NEW WESTMINTSER — Their running styles are a study in contrasts, and the length and the breadth of their respective resumes couldn’t be any more different.
Yet the bottom line in the New Westminster locker room following every Hyacks football game this season is the single-mindedness which drives every post-game gab-fest between running backs Greyson Planinsic and Michael Udoh.
“We don’t ever talk about what we do individually,” says Planinsic, of he and fellow senior Udoh, whose vast and varied skill sets have put the oomph into No. 3-ranked New West’s vaunted wing-t offence.
“We always talk about how much we’ve combined to do,” continues Planinsic. “How many yards did we gain and how many touchdowns did we combine to score? Nothing is individual. Our thing is, we look at ourselves as the best running back duo in the province.”
As the Hyacks (5-1) prepare to play host to the No. 1-ranked South Delta Sun Devils (6-0) in a Western Conference regular-season finale Friday (7:30 p.m., Mercer Stadium) which could well determine its regular-season champion, it’s pretty hard not to find any fault with the Planinsic platform.
The Hyacks are the only team in the B.C. Triple A ranks with two rushers in the top eight.
Together, the Royal City’s dynamic Grade 12 duo has combined to carry 173 times for 1,568 yards(9.06 yards-er-carry) and 18 touchdowns over the first eight games of its season.
The Hyacks’ association with the wing-t and its many root variants is now old enough to encircle its own football trunk 13 times, and over the passing of those years, it has seemed to celebrate loudest when it has welcomed a committee of running backs whose varied styles meld in the most complimentary of ways.
“For sure we want to be able to take advantage of different skill sets,” says Hyacks head coach Farhan Lalji, who introduced the wing-t throughout the entire New Westminster program in time for the 2007 season, four seasons after its initial resurrection. “We do different things within our run game and when teams overload on one thing, we take advantage of another.”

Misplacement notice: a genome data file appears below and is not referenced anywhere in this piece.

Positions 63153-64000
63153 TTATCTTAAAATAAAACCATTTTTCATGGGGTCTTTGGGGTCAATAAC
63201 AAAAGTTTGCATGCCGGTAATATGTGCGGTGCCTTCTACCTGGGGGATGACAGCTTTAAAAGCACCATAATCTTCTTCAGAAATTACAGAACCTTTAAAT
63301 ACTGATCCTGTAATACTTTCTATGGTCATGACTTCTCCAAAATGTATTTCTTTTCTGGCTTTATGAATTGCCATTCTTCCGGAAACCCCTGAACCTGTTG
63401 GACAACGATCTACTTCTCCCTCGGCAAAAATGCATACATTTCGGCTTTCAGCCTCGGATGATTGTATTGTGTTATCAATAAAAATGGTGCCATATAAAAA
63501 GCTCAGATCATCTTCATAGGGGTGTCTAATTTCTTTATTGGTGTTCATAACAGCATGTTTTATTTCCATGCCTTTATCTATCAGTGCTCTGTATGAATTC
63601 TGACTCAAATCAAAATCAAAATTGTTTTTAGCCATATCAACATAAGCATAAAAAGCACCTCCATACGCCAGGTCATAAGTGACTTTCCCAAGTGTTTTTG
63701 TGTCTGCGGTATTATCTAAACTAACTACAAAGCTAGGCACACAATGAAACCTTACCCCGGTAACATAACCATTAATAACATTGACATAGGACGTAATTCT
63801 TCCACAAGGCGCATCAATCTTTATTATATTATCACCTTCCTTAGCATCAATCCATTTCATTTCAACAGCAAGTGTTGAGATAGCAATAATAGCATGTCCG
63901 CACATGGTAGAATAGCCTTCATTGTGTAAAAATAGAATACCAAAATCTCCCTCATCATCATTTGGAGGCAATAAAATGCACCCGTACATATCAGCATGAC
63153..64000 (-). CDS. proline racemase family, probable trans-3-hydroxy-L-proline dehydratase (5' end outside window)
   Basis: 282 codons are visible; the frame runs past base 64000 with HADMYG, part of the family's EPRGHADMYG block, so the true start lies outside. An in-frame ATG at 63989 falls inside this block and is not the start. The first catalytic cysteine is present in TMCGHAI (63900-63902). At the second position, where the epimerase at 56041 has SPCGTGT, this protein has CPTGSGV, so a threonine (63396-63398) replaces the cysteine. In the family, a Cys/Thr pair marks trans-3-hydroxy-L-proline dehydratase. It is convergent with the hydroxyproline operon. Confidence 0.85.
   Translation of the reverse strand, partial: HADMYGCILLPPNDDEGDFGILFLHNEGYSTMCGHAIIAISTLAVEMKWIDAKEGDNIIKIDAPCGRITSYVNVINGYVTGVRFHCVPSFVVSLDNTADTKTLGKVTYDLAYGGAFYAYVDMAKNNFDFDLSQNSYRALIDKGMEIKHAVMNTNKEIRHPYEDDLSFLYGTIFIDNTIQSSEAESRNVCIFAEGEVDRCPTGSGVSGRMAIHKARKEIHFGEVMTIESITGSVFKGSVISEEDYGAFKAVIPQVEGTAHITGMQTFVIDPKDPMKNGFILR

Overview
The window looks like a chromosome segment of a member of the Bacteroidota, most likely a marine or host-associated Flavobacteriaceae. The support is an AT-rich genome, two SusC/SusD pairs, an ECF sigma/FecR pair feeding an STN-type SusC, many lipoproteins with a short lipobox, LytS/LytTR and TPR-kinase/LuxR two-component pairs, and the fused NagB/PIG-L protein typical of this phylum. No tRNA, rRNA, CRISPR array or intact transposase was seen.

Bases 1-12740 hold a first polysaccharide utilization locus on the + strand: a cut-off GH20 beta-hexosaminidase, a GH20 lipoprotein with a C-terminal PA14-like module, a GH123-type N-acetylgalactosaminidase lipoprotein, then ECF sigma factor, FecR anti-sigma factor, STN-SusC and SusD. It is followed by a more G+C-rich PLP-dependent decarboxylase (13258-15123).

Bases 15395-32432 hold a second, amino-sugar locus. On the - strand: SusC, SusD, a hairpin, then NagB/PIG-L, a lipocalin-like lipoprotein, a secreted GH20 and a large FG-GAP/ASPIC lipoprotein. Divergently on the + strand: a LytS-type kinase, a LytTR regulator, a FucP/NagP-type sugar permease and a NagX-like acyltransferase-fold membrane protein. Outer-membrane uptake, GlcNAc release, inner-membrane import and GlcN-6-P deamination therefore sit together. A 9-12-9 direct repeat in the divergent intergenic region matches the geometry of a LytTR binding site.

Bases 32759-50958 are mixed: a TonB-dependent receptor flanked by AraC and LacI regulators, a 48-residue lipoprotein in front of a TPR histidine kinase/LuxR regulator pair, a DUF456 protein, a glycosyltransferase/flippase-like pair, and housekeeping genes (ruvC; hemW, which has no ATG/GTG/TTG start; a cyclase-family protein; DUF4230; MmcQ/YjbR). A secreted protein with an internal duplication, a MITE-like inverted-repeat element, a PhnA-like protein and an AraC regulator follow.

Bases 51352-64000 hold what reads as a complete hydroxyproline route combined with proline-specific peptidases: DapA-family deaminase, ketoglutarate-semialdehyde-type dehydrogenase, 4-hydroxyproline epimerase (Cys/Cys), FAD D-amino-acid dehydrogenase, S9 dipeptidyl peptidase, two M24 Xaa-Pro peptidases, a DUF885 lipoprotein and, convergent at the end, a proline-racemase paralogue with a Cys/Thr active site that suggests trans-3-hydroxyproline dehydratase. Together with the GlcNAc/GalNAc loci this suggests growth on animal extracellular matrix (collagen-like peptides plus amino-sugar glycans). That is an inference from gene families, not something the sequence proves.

WHY GREY DAYS ARE GREAT DAYS
The Hyacks will honour their 17 Grade 12s as part of a pre-game Seniors Night celebration prior to Friday’s Kushnir Boot game at Mercer Stadium.
And when Greyson Planinsic hears his name called, it will be as the longest tenured current player in the Royal City/New Westminster system.
The 5-foot-11, 160 pound Planinsic started his career with the Royal City atom program at the age of 8, and although he took one season off from the game early in his career, the 2019 campaign is his ninth in total.
Combine that longevity with the fact that he is a true student of the game, and its no surprise that he is a guy ready to perform at a myriad of positions at the drop of a helmet.
“Greyson has exceptional vision and a real good ability to both set up his blocks and to read them as well,” says Lalji. “But the real beauty with Greyson is that he is plug-and-play. He’s had so many reps that he can line up anywhere, and do it with a complete understanding of the offence, and what the position requires. He has such an intrinsic knowledge of the game and that is awesome for us, as coaches.”
Last season, when an injury knocked senior Broxx Comia out of commission on the offensive side of the ball, Planinsic made the most of his first real feature opportunity in the backfield on Oct. 5 of 2018, rushing 15 times for 194 yards and five touchdowns in an eventual 38-35 loss to the Notre Dame Jugglers.
“We lost and that bummed me out, but it felt amazing from the standpoint that going into the game, I knew that I had to have a big game for us to have a chance to win,” said Planinsic. “I don’t think that the coaches really knew that I could do that, and it felt great to be recognized as a good running back on this team.”
Yet just as Planinsic stressed that his post-game dialogue with Udoh has always centred around how their combined efforts can help the team, he has also embraced the program’s rich history and his place within it.